Student Press Freedom Day will take place this year on Thursday, February 24. Created by the nonpartisan nonprofit Student Press Law Center (SPLC), this day celebrates the work done by student journalists across the country and advocates for the need to “support their independence without censorship or threat to their advisers.” 2022’s theme is “Unmute Yourself!” ALA and the Freedom to Read Foundation are organizational sponsors of this year’s event. The sponsorship is a natural fit for both organizations, due to the organizers’ advocacy for student journalists’ First Amendment rights and their fight against censorship.
About Student Press Freedom Day
This year, Scholastic Journalism Week takes place from February 21-25. Each day focuses on one theme, and Thursday is dedicated to Student Press Freedom Day. February 24 in particular is significant because it is the anniversary of the 1969 Supreme Court decision in Tinker v. Des Moines Independent Community School District. Tinker was a significant intellectual freedom case related to students’ rights to express themselves. In December 1965, a group of students organized to wear black armbands to school in protest of the Vietnam War. Several students were sent home as a result. A legal case followed, eventually reaching the Supreme Court with the goal of deciding whether or not the students’ First Amendment rights were violated. Ultimately, the court ruled 7-2 in support of the students.
The organizers of Student Press Freedom Day embrace the opportunity to use this anniversary to advocate for their freedom. Through a movement called New Voices, they aim to influence state laws protecting student journalists’ freedom and denouncing censorship. They also strive to bring awareness to self-censorship among writers, encouraging them to report important stories without fear of how they will be received by their classmates, teachers, and school administrators.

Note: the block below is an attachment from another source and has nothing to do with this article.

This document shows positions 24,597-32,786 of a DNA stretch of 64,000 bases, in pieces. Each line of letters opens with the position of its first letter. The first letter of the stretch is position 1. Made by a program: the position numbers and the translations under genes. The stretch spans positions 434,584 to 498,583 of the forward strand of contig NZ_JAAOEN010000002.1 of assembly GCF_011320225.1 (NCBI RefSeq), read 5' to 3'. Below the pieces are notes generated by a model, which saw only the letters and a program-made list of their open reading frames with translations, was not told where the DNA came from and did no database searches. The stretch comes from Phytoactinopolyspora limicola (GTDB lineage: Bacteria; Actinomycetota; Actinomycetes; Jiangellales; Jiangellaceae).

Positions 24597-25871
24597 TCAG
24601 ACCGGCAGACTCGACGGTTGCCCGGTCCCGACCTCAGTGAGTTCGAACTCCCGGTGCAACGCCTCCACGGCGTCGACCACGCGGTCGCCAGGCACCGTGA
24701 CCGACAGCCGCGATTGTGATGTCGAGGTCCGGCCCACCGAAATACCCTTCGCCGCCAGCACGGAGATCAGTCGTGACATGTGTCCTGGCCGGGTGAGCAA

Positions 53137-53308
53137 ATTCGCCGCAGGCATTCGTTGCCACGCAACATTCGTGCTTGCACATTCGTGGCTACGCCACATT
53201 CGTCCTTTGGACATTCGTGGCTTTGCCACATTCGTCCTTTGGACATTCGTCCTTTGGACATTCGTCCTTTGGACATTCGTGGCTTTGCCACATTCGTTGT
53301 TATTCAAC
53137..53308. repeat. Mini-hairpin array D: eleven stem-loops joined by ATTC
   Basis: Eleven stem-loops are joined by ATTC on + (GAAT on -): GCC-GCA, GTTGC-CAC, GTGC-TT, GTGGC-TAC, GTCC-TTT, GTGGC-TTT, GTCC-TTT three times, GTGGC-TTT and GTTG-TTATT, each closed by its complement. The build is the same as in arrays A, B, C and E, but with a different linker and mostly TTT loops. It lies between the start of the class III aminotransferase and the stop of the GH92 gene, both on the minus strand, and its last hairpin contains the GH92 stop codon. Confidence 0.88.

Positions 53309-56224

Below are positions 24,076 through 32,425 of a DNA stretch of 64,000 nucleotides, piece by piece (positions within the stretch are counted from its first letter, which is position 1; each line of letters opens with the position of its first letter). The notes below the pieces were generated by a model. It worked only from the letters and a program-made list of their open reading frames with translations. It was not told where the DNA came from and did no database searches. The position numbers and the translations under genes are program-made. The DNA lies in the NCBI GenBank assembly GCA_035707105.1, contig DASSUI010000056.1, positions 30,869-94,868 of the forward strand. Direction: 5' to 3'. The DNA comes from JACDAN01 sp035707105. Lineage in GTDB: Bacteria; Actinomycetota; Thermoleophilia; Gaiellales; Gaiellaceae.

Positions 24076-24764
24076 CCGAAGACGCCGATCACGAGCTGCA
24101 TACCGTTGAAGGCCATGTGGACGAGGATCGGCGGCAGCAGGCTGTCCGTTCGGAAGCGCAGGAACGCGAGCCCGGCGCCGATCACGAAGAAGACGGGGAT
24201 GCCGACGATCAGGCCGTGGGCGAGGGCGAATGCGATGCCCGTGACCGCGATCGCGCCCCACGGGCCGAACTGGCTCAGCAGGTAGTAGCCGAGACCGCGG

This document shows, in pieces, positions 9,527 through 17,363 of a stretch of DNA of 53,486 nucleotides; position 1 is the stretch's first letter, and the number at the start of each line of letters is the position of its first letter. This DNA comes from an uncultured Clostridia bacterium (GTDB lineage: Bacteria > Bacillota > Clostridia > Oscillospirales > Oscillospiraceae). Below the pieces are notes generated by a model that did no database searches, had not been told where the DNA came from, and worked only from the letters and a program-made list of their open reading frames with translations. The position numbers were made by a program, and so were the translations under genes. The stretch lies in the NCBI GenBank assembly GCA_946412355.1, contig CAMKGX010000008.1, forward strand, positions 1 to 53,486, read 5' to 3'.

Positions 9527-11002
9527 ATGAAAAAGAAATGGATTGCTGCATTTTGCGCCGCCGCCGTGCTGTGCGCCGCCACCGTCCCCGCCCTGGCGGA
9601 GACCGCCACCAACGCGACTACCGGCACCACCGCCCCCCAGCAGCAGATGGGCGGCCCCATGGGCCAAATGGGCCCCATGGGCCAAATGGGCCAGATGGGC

How to Get Involved
There are many ways for student journalists to become involved in Student Press Freedom Day. A variety of official events are scheduled during the next few weeks, and SPLC maintains a comprehensive list of how to take action in one’s own state. For students planning their own advocacy, the organization provides a list of talking points, as well as a toolkit with premade graphics. SPLC also provides a legal hotline for student journalists. As intellectual freedom issues find themselves increasingly in the news, especially surrounding students’ rights to read and access information, it is certainly a great time to empower young journalists to speak their minds.
Gretchen Kaser Corsillo (she/her) is the Director of Rutherford (NJ) Public Library and has worked in public libraries in a variety of capacities since 2003. In 2013, she received her Master’s of Library & Information Science from the University of Pittsburgh. She also holds a B.A. in Literature with a concentration in Creative Writing and a minor in Political Science from Ramapo College. Prior to working as a professional librarian, Gretchen worked in the marketing and legal fields; the latter, combined with her interest in writing, has made her a strong advocate for intellectual freedom.